The series of stories in the Santa Barbara News-Press would have drawn attention for its sheer mass: 19,000 words, spread across five days on the front page of the paper. The tough content commanded attention too: accusations that an award-winning police officer had trumped up evidence to increase drunk-driving arrests. And there was a final grabber: The author of the reports had been arrested by the same cop on suspicion of DUI.
The series, which concluded last weekend, has generated a wave of debate and wildly divergent opinions. Said one reader on a popular news site called Edhat: "Whoa, News-Press reaches new low, using the power of the press to advance a personal vendetta." That comment was countered by this one: "I renewed my subscription to the News-Press because they had the guts to print this article."
In the new digital-age journalism, everyone is supposed to have a voice and the old consensus about what's fair has fragmented. But the tempest amounts to an odd sort of commemoration for the News-Press, coming almost exactly five years after another dispute about how the newspaper drew journalistic boundaries. In July 2006, half a dozen journalists walked off the job, never to return, because they said Publisher Wendy McCaw unduly meddled in news stories to protect her friends.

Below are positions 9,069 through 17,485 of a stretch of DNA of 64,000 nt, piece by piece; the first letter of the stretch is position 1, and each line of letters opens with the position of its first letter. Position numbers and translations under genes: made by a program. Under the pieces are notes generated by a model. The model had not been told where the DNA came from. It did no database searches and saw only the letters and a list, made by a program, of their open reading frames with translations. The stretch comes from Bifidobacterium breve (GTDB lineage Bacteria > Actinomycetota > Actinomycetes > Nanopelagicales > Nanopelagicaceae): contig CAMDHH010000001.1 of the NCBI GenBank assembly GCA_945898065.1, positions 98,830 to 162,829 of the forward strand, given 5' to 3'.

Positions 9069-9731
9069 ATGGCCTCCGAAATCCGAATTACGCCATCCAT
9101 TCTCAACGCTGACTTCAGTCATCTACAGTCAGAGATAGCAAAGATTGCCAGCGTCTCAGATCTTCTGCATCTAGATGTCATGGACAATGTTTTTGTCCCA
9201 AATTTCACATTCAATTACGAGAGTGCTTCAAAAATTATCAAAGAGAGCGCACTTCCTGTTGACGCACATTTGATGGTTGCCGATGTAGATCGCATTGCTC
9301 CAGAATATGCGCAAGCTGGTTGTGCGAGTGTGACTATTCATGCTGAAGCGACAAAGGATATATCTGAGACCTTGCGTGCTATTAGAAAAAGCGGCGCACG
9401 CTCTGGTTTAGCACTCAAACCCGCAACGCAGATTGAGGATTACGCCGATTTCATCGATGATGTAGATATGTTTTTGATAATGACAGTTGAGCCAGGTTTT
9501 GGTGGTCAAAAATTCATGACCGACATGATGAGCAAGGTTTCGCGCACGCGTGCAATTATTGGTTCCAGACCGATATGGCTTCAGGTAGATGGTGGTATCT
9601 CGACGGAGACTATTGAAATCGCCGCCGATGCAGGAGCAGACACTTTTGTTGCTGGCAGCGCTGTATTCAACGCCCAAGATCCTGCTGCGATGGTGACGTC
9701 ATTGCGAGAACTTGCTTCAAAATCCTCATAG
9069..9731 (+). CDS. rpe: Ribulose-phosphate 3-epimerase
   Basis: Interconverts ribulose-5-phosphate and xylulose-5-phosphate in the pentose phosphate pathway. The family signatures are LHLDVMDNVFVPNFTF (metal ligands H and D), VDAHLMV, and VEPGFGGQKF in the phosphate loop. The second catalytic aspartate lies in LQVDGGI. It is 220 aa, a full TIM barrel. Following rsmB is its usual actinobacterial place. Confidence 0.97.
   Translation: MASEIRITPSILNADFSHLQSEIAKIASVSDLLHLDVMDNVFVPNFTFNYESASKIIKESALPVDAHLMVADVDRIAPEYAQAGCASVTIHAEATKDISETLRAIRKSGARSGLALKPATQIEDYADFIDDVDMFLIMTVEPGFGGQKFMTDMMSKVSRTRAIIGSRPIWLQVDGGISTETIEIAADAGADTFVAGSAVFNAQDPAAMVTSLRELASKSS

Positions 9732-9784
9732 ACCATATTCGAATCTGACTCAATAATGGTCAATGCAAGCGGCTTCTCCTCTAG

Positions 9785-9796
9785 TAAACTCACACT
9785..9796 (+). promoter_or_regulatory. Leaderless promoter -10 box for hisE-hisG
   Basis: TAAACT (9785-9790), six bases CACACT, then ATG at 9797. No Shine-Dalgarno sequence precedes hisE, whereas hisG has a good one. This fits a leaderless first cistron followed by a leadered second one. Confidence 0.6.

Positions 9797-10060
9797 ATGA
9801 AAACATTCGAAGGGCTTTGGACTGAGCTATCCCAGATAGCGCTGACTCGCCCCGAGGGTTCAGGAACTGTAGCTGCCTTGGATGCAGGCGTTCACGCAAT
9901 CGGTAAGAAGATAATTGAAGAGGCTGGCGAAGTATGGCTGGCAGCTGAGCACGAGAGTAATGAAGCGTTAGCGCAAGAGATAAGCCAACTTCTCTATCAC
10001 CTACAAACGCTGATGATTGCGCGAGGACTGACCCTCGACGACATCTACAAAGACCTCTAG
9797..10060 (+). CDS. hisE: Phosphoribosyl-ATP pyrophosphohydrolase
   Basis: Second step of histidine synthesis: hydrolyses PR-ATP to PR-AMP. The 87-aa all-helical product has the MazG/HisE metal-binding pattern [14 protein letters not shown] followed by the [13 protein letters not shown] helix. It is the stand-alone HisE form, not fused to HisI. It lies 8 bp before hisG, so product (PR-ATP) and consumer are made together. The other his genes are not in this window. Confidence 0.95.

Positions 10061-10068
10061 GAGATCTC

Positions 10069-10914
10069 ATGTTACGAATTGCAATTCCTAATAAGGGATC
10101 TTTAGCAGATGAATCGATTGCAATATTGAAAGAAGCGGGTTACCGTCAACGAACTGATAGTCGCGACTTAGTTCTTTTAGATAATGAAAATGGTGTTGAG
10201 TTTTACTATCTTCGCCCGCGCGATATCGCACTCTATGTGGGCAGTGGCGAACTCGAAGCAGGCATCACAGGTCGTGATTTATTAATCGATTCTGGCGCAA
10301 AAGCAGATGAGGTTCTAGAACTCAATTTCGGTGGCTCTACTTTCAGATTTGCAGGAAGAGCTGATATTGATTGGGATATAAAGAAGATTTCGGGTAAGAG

It remains to be seen how the current accusations against Officer Kasi Beutel — who previously won awards from Mothers Against Drunk Driving for her prodigious record of arrests — hold up. There's more than a whiff of suspicion in the details freelance reporter Peter Lance put forward, along with some damning inferences not yet born out by the facts.
Already this week, a defense lawyer in Santa Barbara stood in court and tried to impeach Beutel based on the News-Press' reporting. More challenges seem likely, considering that Beutel made more than 600 drunk driving arrests over two years as the Santa Barbara Police Department's DUI enforcement specialist.
The officer and her department are giving no ground but have declined to comment directly on the most serious accusations — that Beutel intentionally misused an alcohol breath-test device to boost readings and turned in paperwork with allegedly forged signatures.